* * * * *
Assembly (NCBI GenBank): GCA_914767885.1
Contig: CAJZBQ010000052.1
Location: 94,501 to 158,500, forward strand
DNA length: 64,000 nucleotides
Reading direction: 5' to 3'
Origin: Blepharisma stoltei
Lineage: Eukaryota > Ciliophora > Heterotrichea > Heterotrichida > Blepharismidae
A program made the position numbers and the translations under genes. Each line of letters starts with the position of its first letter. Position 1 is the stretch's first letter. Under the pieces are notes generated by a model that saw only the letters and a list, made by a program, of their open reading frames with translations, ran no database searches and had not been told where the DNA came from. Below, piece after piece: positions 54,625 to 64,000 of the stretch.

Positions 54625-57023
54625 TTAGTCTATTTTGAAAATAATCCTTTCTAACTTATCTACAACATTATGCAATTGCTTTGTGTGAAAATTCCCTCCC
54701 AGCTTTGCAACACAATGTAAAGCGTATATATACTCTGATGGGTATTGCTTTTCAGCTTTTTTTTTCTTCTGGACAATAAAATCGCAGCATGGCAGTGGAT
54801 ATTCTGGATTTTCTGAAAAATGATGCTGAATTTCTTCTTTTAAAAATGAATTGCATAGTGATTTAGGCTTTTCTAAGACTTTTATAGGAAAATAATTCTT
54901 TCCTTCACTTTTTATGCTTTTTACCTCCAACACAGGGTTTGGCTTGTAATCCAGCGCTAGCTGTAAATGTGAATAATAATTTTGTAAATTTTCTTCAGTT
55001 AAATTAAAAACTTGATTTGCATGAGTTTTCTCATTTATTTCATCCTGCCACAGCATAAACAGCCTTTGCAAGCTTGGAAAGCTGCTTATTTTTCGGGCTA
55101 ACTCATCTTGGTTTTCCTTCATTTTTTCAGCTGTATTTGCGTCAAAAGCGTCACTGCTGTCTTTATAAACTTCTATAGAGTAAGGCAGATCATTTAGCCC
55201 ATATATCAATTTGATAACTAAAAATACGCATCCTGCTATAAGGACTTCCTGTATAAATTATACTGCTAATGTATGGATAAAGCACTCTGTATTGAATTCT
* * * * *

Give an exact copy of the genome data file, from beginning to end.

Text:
Assembly (NCBI GenBank): GCA_914767885.1
Contig: CAJZBQ010000052.1
Location: 94,501 to 158,500, forward strand
DNA length: 64,000 nucleotides
Reading direction: 5' to 3'
Origin: Blepharisma stoltei
Lineage: Eukaryota > Ciliophora > Heterotrichea > Heterotrichida > Blepharismidae
A program made the position numbers and the translations under genes. Each line of letters starts with the position of its first letter. Position 1 is the stretch's first letter. Under the pieces are notes generated by a model that saw only the letters and a list, made by a program, of their open reading frames with translations, ran no database searches and had not been told where the DNA came from. Below, piece after piece: positions 54,625 to 64,000 of the stretch.

Positions 54625-57023
54625 TTAGTCTATTTTGAAAATAATCCTTTCTAACTTATCTACAACATTATGCAATTGCTTTGTGTGAAAATTCCCTCCC
54701 AGCTTTGCAACACAATGTAAAGCGTATATATACTCTGATGGGTATTGCTTTTCAGCTTTTTTTTTCTTCTGGACAATAAAATCGCAGCATGGCAGTGGAT
54801 ATTCTGGATTTTCTGAAAAATGATGCTGAATTTCTTCTTTTAAAAATGAATTGCATAGTGATTTAGGCTTTTCTAAGACTTTTATAGGAAAATAATTCTT
54901 TCCTTCACTTTTTATGCTTTTTACCTCCAACACAGGGTTTGGCTTGTAATCCAGCGCTAGCTGTAAATGTGAATAATAATTTTGTAAATTTTCTTCAGTT
55001 AAATTAAAAACTTGATTTGCATGAGTTTTCTCATTTATTTCATCCTGCCACAGCATAAACAGCCTTTGCAAGCTTGGAAAGCTGCTTATTTTTCGGGCTA
55101 ACTCATCTTGGTTTTCCTTCATTTTTTCAGCTGTATTTGCGTCAAAAGCGTCACTGCTGTCTTTATAAACTTCTATAGAGTAAGGCAGATCATTTAGCCC
55201 ATATATCAATTTGATAACTAAAAATACGCATCCTGCTATAAGGACTTCCTGTATAAATTATACTGCTAATGTATGGATAAAGCACTCTGTATTGAATTCT